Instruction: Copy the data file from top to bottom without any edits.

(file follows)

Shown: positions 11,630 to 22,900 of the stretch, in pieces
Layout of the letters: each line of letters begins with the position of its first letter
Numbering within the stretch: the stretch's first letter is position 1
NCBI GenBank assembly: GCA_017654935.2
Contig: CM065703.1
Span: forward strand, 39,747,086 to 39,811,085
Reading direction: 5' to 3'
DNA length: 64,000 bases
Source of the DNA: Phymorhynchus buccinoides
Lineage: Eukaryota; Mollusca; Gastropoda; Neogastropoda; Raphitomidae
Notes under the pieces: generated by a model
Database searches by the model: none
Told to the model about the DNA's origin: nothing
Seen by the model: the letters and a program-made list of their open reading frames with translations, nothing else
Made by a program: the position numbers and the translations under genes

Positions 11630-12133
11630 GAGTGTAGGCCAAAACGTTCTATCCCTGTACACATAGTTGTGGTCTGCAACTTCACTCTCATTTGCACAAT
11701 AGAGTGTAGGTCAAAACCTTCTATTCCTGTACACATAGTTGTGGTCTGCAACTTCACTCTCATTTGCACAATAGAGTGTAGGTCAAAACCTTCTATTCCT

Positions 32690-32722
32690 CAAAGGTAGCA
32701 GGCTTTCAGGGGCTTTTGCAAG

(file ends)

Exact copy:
Shown: positions 11,630 to 22,900 of the stretch, in pieces
Layout of the letters: each line of letters begins with the position of its first letter
Numbering within the stretch: the stretch's first letter is position 1
NCBI GenBank assembly: GCA_017654935.2
Contig: CM065703.1
Span: forward strand, 39,747,086 to 39,811,085
Reading direction: 5' to 3'
DNA length: 64,000 bases
Source of the DNA: Phymorhynchus buccinoides
Lineage: Eukaryota; Mollusca; Gastropoda; Neogastropoda; Raphitomidae
Notes under the pieces: generated by a model
Database searches by the model: none
Told to the model about the DNA's origin: nothing
Seen by the model: the letters and a program-made list of their open reading frames with translations, nothing else
Made by a program: the position numbers and the translations under genes

Positions 11630-12133
11630 GAGTGTAGGCCAAAACGTTCTATCCCTGTACACATAGTTGTGGTCTGCAACTTCACTCTCATTTGCACAAT
11701 AGAGTGTAGGTCAAAACCTTCTATTCCTGTACACATAGTTGTGGTCTGCAACTTCACTCTCATTTGCACAATAGAGTGTAGGTCAAAACCTTCTATTCCT

Positions 32690-32722
32690 CAAAGGTAGCA
32701 GGCTTTCAGGGGCTTTTGCAAG